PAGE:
Posted by jill (jill), 15 October 2002I would appreciate advice on the following problem:
We have to search several text fields for keywords, whereby the user types the keywords on a form and the search returns records which have any of those keywords in any of the text fields.
A simple wild card search works, but if for example the user types in the word 'gene', the search returns records containing 'gene' as well as genes genetics etc but also all records containing 'general'. So it returns too many irrelevant records.
What is required is that the search returns records which contain the specified word as a whole word only. The word can exist in a field in these ways: It can be at the start of the field and followed by space, comma, fullstop,...closing bracket, dash, question mark etc, or it can be at the end of the field and preceded by space, opening bracket, dash, quote etc, or it can be in the middle of the field preceded by and followed by the same lists of punctuation.
I am currently trying to write the sql with a great many or's to search for the keyword with all these possibilities. I am trying to use arrays and foreach loops to add the ors on to each other.
Am I on the right lines or is there something I am missing?
Posted by admin (Graham Ellis), 15 October 2002This sounds like a case for regular expressions which you can use in your PHP or in your MySQL. They have various word boundary options available which should help. I'll write some samples and post them up a little later.
Posted by admin (Graham Ellis), 15 October 2002I've provided a PHP answer, since you posted to the PHP forum ... my example sets up an array of text lines to search through, then does so with a regular expression written to match your very specific requirement. My example then goes on to use the \b assertation (word boundary) instead of your specification of what is and isn't a word boundary - the results are the same, but of course it's up to you if you go with the one that's provided, or roll your own!
If you want to do the check within MySQL, have a look at the
REGEXP or RLIKE keywords. Most of the regular expressions themselves are the same in PHP and MySQL, but the \b word boundary is, I recall, \< for word start and \> for word end in MySQL. Don't have the manual here tonight, and am writing of line to keep my hotel connection costs down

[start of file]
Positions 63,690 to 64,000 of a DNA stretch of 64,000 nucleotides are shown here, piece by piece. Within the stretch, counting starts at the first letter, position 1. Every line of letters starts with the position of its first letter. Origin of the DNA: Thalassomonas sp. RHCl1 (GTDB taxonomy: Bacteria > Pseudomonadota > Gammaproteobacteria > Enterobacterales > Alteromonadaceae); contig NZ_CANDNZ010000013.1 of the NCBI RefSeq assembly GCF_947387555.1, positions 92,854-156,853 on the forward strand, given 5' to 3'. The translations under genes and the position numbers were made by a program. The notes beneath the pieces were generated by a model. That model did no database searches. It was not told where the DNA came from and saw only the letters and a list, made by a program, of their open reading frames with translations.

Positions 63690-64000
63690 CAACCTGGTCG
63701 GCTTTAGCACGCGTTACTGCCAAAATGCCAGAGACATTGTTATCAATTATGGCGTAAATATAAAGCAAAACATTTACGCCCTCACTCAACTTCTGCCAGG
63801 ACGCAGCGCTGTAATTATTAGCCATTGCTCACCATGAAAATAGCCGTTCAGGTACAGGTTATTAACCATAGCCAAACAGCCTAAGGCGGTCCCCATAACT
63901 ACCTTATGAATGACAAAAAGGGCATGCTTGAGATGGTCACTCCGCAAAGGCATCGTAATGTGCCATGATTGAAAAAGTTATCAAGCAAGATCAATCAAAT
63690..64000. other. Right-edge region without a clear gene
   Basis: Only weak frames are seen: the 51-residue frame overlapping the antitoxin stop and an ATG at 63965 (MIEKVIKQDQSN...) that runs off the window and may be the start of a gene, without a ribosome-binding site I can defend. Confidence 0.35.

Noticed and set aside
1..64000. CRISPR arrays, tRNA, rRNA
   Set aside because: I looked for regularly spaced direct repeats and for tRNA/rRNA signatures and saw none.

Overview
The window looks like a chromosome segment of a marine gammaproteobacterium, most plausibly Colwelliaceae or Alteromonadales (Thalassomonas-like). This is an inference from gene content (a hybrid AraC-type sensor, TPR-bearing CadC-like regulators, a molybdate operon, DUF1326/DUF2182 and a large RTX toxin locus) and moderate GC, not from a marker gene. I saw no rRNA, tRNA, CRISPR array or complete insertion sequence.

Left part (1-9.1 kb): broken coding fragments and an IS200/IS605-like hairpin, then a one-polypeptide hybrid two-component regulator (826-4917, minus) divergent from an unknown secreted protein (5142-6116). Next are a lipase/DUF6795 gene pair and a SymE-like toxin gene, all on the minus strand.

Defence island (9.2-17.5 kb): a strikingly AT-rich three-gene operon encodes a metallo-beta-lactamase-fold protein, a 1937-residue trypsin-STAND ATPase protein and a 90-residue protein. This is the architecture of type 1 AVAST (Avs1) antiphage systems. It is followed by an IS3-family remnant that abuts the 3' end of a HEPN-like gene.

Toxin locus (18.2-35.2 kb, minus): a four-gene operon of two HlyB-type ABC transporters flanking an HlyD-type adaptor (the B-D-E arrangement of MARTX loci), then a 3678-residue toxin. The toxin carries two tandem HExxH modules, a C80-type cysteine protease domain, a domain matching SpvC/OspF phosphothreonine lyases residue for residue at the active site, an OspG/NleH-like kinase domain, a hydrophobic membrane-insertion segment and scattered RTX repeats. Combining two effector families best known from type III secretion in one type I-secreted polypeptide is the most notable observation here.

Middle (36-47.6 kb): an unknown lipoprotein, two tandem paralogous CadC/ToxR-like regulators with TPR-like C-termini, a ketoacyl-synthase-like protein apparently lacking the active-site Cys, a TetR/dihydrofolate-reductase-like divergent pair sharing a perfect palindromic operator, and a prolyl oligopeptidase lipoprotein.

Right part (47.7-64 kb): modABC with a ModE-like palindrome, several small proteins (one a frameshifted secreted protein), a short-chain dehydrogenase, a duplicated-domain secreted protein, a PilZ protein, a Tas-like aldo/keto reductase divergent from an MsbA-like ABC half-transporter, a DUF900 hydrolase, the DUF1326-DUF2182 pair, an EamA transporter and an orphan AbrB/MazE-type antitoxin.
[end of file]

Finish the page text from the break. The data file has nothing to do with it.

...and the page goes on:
Posted by jill (jill), 16 October 2002Many thanks for the help.
I have used an sql statement somewhat like this
select * from olmg where expertise regexp "[[:<:]]gene[[:>:]]"
Huge amounts of effort saved and much better code, thanks again.
Posted by jill (jill), 16 October 2002Further to the keyword problem the customer has now modified the requirements. They would like end users to be able to type in a plain keyword and have the search find it as a whole word, but also to be able to add a wildcard (%) at the beginning or end of the word.
With the code I have used, namely
select * from olmg where expertise regexp "[[:<:]]".$keyword[$n]."[[:>:]]"
if the user enters e.g. %gene% in the form, it returns no records
Is there a way to combine these two requirements? At present I am thinking of checking for the percents with an if and building the sql up in different ways accordingly - not quite sure how though?
TIA for any help
Posted by admin (Graham Ellis), 16 October 2002If the user is allowed to enter % to mean "perhaps some alphanumerics at the start or end (or even in the middle) of the word he/ she is searching for, you could replace the % by [[:alnum:]] before you pass it in to the MySQL. Thus in PHP:
$lookfor = implode("[[:alnum:]]",explode("%",$lookfor));
I would strongly suggest that you filter the incoming word(s) that your user enters for other special characters, unless your user is going to be able to understand regular expressions, before you pass them from the input through to the SQL.
Posted by jill (jill), 18 October 2002Many thanks for the reply above. I found I had to add the asterisk as in
$keyarray[$n] = implode("[[:alnum:]]*",explode("%",$keyarray[$n]));
but then it worked fine.
Can you recommend an idiot's guide to regular expressions?
Posted by admin (Graham Ellis), 20 October 2002Ah yes - the extra "*" means "One or more of the previous element" - so my original answer would cause % to match exactly one alphanumeric which wasn't quite what you asked ... your modification means that % matches any number (zero or more) alphanumrics, which is what you asked for
You ask about an "idiot's guide". Umm - I think you're one step beyond a starter guide (the term "idiot's guide" worries me in any case), since you were able to sort our my slipup above .... HOWEVER ... there is a lack of / need for some way for newcomers to get into the philosophy of regular expressions. The "Mastering Regular Expressions" book is excellent but perhaps too advanced and frightening; have a look also at http://www.regularexpression.info (which is "one of mine") .
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